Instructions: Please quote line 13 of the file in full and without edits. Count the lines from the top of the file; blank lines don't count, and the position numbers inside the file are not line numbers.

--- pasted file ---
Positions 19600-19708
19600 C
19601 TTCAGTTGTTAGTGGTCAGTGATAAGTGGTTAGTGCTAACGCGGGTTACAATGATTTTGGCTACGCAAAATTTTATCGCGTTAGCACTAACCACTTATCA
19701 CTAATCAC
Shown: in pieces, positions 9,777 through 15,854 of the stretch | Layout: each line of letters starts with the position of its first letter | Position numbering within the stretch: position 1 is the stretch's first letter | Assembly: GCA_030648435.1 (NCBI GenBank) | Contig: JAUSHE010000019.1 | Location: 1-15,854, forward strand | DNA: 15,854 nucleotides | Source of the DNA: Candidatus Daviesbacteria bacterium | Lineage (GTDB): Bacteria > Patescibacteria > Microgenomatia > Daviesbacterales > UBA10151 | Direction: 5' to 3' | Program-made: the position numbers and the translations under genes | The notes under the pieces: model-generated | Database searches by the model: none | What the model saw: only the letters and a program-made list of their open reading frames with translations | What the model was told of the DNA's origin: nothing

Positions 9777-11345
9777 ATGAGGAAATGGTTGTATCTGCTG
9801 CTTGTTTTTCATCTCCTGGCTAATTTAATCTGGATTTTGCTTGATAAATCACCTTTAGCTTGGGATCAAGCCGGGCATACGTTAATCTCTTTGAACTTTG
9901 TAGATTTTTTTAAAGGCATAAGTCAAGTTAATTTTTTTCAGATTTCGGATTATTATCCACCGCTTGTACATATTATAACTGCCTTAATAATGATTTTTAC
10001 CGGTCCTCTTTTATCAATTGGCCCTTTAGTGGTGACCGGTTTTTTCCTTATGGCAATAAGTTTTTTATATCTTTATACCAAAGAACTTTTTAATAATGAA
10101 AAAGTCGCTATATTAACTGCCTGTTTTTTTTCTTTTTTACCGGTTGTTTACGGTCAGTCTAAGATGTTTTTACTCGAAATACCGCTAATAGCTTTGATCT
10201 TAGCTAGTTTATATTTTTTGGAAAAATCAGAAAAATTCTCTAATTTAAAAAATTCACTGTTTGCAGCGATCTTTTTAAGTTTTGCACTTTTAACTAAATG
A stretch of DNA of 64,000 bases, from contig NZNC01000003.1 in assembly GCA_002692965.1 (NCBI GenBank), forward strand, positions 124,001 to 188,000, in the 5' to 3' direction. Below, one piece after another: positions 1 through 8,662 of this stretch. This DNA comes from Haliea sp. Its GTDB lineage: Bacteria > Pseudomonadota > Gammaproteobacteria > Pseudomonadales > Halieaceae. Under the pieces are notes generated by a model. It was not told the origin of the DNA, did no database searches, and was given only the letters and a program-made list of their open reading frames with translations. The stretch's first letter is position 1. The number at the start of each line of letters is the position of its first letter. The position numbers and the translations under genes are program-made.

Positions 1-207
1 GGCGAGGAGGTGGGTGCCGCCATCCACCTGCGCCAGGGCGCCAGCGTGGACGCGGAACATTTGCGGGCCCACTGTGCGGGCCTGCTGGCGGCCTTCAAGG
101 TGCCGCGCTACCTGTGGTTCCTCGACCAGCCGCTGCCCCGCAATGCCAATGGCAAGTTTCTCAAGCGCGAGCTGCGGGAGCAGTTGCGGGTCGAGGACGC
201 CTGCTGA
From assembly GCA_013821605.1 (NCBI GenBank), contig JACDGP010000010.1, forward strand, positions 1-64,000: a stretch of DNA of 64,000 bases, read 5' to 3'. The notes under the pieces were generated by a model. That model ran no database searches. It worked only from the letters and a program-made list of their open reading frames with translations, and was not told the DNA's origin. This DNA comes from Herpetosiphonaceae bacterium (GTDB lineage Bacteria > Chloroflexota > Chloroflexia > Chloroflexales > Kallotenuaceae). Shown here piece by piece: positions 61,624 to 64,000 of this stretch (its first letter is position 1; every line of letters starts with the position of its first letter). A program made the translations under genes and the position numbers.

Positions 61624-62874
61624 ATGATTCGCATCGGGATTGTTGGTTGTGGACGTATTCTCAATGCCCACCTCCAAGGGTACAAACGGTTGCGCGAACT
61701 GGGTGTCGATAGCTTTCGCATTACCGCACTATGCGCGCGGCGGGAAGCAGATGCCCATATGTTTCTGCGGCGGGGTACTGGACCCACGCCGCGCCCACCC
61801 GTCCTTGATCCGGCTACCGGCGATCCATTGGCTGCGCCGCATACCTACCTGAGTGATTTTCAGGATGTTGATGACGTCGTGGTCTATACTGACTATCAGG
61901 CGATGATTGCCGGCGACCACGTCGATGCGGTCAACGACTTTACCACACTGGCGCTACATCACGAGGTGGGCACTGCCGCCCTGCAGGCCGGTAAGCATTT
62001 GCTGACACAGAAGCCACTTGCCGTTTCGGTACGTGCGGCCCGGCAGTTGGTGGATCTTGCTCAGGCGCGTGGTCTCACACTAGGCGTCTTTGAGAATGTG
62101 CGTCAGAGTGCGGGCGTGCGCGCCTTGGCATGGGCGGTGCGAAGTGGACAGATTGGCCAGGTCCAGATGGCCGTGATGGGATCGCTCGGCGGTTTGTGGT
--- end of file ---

A stretch of DNA of 64,000 bases, from contig NZNC01000003.1 in assembly GCA_002692965.1 (NCBI GenBank), forward strand, positions 124,001 to 188,000, in the 5' to 3' direction. Below, one piece after another: positions 1 through 8,662 of this stretch. This DNA comes from Haliea sp. Its GTDB lineage: Bacteria > Pseudomonadota > Gammaproteobacteria > Pseudomonadales > Halieaceae. Under the pieces are notes generated by a model. It was not told the origin of the DNA, did no database searches, and was given only the letters and a program-made list of their open reading frames with translations. The stretch's first letter is position 1. The number at the start of each line of letters is the position of its first letter. The position numbers and the translations under genes are program-made.